Using Personas to Target Users

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Personas were made famous by Alan Moore in "The Inmates are Running the Asylum", a seminal book on user interface design for computer programmers. They have been used for decades in the marketing industry to help target specific market segments with ads and products. Personas help you frame feature discussions while developing your software, guide your communication and conference strategy, and ultimately help you to have a more popular, better project.

This presentation will cover the basics of:
* What is a persona?
* How do I come up with one (or several) for my project?
* What can I do with them?

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Using Personas to Target Users

  1. 1. Using personasto target usersDave NearyOpen Source & StandardsRed Hatdneary@redhat.com Icons: CC BY-SA Tango Project
  2. 2. Problem statement● “Our users want...”● “We have to think of end users”● “No-one uses <feature X>”● “We need <feature Y>”● “We have to have source code / bug tracker / license / downloads / news on the front page”
  3. 3. What is marketing?
  4. 4. Know your target audience CC BY-SA, vizzzual.com @ flickr
  5. 5. Fix a problem they have
  6. 6. Get the word out
  7. 7. Go to where your users are Credits: CC BY-NC xckd.com/1012
  8. 8. Make it easy for people to try and use Credits: CC BY-NC-ND Come0nEileen, DeviantArt
  9. 9. Be nice! :-)
  10. 10. Persona{e,s}
  11. 11. The Origin of Personas
  12. 12. Persona basics● A persona should have enough detail to make the person “feel” real – Name – Photo – Age – Job – Family situation● Distilled characteristics of market segment (Cooper calls these “archetypes”)
  13. 13. oVirt example● Frank, 32, DevOps in mid sized company● Trusted to make tech choices for evaluation● Tech enthusiast, hobbyist programmer
  14. 14. JBoss example ● Matthias, 40-50, Senior application developer ● Career IT professional, late adopter, uses Eclipse on Windows. ● Responsible for internal application development in his company ● Family manPersona © Red HatReproduced with permission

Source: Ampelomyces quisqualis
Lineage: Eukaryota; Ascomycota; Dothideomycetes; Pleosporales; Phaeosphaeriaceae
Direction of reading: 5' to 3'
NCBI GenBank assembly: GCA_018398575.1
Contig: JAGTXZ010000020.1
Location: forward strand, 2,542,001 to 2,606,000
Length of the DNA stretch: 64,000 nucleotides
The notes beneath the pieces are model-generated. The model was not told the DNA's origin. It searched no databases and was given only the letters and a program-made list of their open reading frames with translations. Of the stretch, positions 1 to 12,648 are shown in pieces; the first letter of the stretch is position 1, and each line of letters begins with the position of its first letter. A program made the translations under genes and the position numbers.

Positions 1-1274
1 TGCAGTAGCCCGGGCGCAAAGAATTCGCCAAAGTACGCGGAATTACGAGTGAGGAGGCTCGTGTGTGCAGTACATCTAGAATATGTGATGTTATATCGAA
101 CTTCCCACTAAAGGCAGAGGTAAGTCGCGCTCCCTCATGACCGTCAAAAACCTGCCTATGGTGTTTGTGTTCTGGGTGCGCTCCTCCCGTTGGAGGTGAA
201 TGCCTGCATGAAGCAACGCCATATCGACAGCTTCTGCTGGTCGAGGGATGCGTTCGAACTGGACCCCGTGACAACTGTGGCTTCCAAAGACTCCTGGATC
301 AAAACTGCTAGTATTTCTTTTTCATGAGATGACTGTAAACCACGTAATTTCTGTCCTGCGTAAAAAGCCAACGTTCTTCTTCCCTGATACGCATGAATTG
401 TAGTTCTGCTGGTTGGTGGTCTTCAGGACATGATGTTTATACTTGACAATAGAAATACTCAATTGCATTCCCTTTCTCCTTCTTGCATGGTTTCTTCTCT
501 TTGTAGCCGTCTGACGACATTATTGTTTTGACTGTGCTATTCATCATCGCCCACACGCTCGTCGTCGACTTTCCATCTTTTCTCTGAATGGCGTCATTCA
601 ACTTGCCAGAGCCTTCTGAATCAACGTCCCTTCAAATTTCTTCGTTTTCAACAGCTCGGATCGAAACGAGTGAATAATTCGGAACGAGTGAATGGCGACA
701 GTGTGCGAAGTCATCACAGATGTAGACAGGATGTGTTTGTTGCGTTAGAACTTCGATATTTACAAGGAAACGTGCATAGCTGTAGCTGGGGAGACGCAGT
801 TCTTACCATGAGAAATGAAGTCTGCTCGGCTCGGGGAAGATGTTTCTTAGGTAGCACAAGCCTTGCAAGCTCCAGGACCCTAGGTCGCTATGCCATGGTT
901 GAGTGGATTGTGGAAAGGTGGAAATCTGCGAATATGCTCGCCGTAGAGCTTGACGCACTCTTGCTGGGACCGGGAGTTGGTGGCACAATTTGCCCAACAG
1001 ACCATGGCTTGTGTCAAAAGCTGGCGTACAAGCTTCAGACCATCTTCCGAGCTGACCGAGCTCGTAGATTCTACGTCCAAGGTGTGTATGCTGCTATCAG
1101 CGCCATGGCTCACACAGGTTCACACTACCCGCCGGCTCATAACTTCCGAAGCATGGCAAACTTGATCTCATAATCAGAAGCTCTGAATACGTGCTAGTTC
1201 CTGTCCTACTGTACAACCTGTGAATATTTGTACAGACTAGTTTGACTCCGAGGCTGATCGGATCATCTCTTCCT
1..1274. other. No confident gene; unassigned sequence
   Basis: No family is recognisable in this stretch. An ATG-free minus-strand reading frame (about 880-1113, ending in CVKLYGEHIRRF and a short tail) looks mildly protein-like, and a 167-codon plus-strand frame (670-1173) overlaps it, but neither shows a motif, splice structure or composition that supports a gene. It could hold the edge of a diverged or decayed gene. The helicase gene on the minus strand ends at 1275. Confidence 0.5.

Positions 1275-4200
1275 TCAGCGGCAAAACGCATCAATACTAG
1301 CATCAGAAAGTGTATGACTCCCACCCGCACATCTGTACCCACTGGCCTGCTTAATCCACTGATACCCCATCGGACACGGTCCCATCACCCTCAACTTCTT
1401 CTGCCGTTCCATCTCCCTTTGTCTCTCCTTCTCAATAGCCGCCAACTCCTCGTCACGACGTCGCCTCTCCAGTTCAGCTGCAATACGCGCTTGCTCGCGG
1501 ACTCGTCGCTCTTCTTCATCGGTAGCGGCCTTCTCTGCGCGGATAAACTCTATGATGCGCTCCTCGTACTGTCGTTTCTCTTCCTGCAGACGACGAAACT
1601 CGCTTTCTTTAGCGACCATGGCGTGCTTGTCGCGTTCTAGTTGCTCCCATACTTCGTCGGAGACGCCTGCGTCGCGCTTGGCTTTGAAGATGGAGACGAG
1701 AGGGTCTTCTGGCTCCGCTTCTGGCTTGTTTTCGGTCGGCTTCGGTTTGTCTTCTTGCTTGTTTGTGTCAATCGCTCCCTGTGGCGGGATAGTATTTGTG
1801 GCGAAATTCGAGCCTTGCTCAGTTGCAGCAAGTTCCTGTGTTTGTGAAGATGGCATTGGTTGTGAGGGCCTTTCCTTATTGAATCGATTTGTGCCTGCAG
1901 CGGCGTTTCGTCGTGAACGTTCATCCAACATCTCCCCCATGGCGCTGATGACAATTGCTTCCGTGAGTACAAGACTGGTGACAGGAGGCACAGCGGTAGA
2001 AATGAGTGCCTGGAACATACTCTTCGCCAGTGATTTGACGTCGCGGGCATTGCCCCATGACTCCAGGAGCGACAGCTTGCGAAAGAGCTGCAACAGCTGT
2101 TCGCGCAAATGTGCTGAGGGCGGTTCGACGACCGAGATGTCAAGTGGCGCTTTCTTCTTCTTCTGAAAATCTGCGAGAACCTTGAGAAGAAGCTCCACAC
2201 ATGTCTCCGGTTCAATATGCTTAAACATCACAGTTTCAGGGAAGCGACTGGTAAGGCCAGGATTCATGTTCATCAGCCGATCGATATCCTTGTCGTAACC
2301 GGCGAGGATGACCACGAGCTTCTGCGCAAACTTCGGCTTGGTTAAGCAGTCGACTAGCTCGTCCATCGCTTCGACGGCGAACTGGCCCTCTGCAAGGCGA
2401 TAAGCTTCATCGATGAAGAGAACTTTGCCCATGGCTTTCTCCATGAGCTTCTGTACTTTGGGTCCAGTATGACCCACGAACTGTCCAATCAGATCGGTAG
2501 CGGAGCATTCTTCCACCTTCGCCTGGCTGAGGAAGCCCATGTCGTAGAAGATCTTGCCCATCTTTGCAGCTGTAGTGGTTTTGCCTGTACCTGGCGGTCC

15. 15. What use are they?● Do I need a different user interface for different users? – In-flight entertainment: passenger, hostess, airline technician, manager of media partnerships – Educational software – kids (by age), teachers, parents● How can I reach my target audience? – What magazines, blogs, news sites does Frank read? – Does he go to conferences? If so, which ones?
  16. 16. What use are they? (2)● What features do I need? – Does Frank really need this feature? – Can we pick better defaults to avoid asking Matthias questions which would make him nervous? – Somebody better be able to install & demo JBoss in 30 minutes, or Matthias will dismiss it● What should our website look like? – Jane will want to get links to help before she hears about the latest features
  17. 17. Personas focus debate and discussion Credit: CC BY Nina Matthews Photography@flickr
  18. 18. Creating a persona Step 1: Interviews Credits: CC BY-NC-SA toastkid@flickr
  19. 19. Creating a personaStep 2:Cluster andconsolidateprofiles intoarchetypes
  20. 20. Creating a personaStep 2:Cluster andconsolidateprofiles intoarchetypes
  21. 21. Community types● User & Deployer communities – Engaged user – Want to share experiences, help others advocate project – Deployer/developer – Packagers, integrators, documentation, translation, people who bridge code to user● Core developer communities – Extension developer – plug-ins, extensions, integration with 3rd party applications – Core developer – Core code
  22. 22. Creating a persona Step 3: Simplify into archetypes Credits: CC BY-SA-NC fedoreando.wordpress.com
  23. 23. End result● Easier design and product conversations about target users and audiences● A better idea of publications, conferences and websites to target with outreach● A better idea of what your users want from your website and community experience● More, happier users!
  24. 24. The end. Questions? Dave Neary Open Source and Standards Red HatCredits: CC BY-NC-NDlimpa-vias.blogspot.fr dneary@redhat.com

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